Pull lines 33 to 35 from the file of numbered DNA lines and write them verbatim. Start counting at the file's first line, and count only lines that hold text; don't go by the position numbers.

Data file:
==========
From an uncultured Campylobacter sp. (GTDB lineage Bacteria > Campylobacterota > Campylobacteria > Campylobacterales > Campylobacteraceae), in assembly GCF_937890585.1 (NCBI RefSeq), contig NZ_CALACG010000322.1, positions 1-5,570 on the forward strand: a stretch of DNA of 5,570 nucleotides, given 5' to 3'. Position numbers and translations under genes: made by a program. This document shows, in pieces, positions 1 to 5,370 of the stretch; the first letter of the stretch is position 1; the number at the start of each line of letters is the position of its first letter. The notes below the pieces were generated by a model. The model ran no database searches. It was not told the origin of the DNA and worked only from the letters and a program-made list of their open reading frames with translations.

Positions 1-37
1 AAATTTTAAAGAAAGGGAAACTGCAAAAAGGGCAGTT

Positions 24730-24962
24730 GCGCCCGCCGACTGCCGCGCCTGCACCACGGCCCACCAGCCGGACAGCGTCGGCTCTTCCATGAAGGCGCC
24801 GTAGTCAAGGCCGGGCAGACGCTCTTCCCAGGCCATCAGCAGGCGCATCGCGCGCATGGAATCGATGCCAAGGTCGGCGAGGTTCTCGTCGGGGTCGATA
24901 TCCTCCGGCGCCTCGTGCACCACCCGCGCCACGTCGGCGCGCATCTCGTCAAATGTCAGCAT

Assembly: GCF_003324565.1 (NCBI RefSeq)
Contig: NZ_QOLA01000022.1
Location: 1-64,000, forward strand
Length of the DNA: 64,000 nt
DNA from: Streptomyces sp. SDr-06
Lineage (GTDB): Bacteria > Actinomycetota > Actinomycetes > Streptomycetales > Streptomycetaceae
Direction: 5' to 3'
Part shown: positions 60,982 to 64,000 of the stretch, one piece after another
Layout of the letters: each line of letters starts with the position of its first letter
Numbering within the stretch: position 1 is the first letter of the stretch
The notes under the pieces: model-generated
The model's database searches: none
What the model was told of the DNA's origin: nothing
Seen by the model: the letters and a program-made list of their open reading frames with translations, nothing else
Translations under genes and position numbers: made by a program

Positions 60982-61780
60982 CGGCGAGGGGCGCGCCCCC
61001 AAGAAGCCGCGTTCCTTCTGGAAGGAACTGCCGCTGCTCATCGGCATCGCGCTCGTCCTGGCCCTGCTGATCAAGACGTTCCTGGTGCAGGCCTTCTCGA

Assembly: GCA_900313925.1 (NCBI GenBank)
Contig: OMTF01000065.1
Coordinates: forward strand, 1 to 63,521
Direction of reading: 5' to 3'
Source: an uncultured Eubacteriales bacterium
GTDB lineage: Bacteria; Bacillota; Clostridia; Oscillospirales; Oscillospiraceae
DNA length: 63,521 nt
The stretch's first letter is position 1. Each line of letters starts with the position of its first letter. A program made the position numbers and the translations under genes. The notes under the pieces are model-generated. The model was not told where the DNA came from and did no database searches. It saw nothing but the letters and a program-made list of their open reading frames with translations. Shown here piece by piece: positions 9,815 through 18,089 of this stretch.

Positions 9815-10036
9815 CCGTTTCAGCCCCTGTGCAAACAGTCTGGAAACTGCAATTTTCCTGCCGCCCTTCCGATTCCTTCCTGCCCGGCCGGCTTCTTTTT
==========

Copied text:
The stretch's first letter is position 1. Each line of letters starts with the position of its first letter. A program made the position numbers and the translations under genes. The notes under the pieces are model-generated. The model was not told where the DNA came from and did no database searches. It saw nothing but the letters and a program-made list of their open reading frames with translations. Shown here piece by piece: positions 9,815 through 18,089 of this stretch.

Positions 9815-10036
9815 CCGTTTCAGCCCCTGTGCAAACAGTCTGGAAACTGCAATTTTCCTGCCGCCCTTCCGATTCCTTCCTGCCCGGCCGGCTTCTTTTT